U.S. vows bid to halt Armenian genocide measure

WASHINGTON (Reuters) - The Obama administration on Friday sought to limit fallout from a resolution branding the World War One-era massacre of Armenians by Turkish forces as “genocide,” and vowed to stop it from going further in Congress.

Riot police block the entrance of the U.S. Embassy during a demonstration in Ankara March 5, 2010. The sign affixed to the black wreath reads "We didn't do genocide. We defended our country." REUTERS/Umit Bektas

Turkey was infuriated and recalled its ambassador after a House of Representatives committee on Thursday approved the nonbinding measure condemning killings that took place nearly 100 years ago, in the last days of the Ottoman Empire.

A Democratic leadership aide told Reuters there were no plans “at this point” to schedule a vote of the full House on the measure, and a State Department official said this was the administration’s understanding as well.

Secretary of State Hillary Clinton, facing questions about the issue while traveling in Latin America, declared Congress should drop the matter now.

“The Obama administration strongly opposes the resolution that was passed by only one vote in the House committee and will work very hard to make sure it does not go to the House floor,” she said in Guatemala City.

The resolution squeaked through the House Foreign Affairs Committee 23-22 on Thursday despite a last-minute appeal against it from the Obama administration, which feared damage to ties with Turkey. The NATO ally is crucial to U.S. interests in Iraq, Iran, Afghanistan and the Middle East.

The issue puts President Barack Obama between Turkey, a secular Muslim democracy that looks toward the West, and Armenian-Americans, an important constituency in some states like California and New Jersey, ahead of the November congressional elections.

Similar resolutions have been introduced in past sessions of Congress, but never passed both the House and the Senate. In 2007, the same House committee passed such a resolution but it never came up on the floor after then-President George W. Bush weighed in strongly against it.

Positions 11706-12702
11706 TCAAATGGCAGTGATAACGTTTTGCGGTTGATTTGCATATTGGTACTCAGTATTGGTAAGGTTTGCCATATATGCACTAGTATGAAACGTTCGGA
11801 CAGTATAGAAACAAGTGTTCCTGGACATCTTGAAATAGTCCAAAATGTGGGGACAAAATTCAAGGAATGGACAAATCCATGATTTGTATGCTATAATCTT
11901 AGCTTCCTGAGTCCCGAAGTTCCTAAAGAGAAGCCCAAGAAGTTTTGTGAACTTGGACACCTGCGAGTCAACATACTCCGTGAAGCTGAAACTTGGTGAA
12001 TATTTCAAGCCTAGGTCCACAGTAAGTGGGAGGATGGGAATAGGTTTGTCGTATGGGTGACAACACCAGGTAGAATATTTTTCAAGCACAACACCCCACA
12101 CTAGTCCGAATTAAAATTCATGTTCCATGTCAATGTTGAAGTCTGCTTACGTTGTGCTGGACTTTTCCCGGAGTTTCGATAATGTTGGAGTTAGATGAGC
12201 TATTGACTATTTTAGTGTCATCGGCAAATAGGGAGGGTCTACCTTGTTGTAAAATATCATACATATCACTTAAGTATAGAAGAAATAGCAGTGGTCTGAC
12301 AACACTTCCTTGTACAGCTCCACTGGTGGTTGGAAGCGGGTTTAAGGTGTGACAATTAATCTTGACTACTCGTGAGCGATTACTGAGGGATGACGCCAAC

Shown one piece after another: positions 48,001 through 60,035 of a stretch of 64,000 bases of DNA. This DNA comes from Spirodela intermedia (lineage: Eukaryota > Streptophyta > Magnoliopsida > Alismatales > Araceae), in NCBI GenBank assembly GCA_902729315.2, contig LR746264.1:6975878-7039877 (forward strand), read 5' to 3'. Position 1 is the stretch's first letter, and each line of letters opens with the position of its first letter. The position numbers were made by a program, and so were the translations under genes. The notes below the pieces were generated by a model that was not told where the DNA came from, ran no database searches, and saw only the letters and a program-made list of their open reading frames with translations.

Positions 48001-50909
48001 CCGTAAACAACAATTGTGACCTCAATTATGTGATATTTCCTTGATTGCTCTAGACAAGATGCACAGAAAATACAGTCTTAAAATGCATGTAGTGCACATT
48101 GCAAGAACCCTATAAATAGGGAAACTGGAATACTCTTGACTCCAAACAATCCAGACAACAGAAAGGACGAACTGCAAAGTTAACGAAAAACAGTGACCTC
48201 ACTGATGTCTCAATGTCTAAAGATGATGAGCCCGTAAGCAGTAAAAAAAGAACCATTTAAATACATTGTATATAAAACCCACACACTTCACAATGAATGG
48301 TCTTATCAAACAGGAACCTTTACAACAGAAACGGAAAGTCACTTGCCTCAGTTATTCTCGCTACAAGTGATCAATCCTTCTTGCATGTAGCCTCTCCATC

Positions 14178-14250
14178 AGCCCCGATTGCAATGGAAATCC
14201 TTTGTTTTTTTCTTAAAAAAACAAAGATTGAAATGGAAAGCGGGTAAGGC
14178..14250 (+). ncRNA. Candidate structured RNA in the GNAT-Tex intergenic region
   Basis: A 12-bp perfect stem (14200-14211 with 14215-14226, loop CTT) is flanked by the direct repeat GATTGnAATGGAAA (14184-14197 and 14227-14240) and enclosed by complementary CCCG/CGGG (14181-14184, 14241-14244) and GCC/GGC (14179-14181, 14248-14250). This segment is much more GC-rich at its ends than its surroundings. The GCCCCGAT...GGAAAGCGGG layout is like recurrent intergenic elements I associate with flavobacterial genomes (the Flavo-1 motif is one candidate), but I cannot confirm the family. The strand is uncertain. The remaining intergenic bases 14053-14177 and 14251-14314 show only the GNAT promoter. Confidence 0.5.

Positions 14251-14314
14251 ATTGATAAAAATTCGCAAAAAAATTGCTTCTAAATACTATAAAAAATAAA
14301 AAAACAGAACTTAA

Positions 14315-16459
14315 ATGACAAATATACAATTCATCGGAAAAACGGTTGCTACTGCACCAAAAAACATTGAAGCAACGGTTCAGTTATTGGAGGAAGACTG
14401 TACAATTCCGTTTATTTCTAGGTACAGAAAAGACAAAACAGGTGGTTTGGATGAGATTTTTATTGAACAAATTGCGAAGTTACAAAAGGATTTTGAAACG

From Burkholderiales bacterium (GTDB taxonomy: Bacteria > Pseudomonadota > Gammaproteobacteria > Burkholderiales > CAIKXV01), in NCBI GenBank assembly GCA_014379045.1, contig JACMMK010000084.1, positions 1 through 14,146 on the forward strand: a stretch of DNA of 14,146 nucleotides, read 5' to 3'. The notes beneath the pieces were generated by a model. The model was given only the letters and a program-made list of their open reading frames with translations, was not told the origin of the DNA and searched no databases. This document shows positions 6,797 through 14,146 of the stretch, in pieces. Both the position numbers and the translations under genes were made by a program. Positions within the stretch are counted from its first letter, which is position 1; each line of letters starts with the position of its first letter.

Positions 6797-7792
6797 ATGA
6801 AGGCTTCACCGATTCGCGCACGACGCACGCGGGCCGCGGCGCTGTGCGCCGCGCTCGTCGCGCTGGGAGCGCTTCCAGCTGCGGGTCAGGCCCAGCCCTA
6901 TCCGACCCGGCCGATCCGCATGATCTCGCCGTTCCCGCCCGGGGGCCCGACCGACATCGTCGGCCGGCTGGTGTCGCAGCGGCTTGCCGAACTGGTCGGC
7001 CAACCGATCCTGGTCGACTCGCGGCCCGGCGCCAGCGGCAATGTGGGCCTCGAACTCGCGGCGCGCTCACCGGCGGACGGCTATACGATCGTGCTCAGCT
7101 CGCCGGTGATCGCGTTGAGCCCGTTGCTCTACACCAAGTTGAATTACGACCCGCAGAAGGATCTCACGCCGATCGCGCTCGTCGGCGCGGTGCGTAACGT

After the committee’s vote on Thursday, Turkish Prime Minister Tayyip Erdogan warned of possible damage to ties with the United States.

On Friday, Turkey’s Foreign Minister Ahmet Davutoglu said chances of Turkey’s parliament ratifying peace protocols with Christian Armenia were jeopardized by the vote on the 1915 massacres.

One U.S. analyst said the normalization accords were mired even before the U.S. resolution upset Turkey.

“The protocols were already in trouble and ... what happened yesterday makes much life much more difficult,” said Henri Barkey, a visiting scholar at the Carnegie Endowment for International Peace and a former State Department official.

Muslim Turkey accepts that many Christian Armenians were killed by Ottoman Turks but denies that up to 1.5 million died and that it amounted to genocide -- a term employed by many Western historians and some foreign parliaments.

The U.S. envoy in Ankara, James Jeffrey, distanced the Obama administration from the resolution after being invited for talks by Turkish officials. “We believe that Congress should not make a decision on the issue,” he said.

There was also anger in Baku, Azerbaijan, a close Muslim and Turkic-speaking ally of Turkey. Its parliament warned that the U.S. resolution could “reduce to zero all previous efforts” to resolve a long-standing conflict between Azerbaijan and Armenia over the territory of Nagorno-Karabakh.

Kenneth Hachikian, chairman of the Armenian National Committee of America, said supporters would gather next week to do a “whip count” of House backers of the genocide resolution.

The resolution has 137 co-sponsors in the House, which is one measure of support and not close to the majority of 217 needed to pass. Advocates need to show they have enough votes to pass the measure for it to be brought to the House floor, Democratic congressional aides said.

The resolution urges Obama to use the term “genocide” when he delivers his annual message on the Armenian massacres in April. He avoided using the term last year although as a presidential candidate he said the killings were genocide.

Ronald Reagan was the only U.S. president to publicly call the killings genocide.

Additional reporting by Andrew Quinn, editing by Matt Spetalnick and Vicki Allen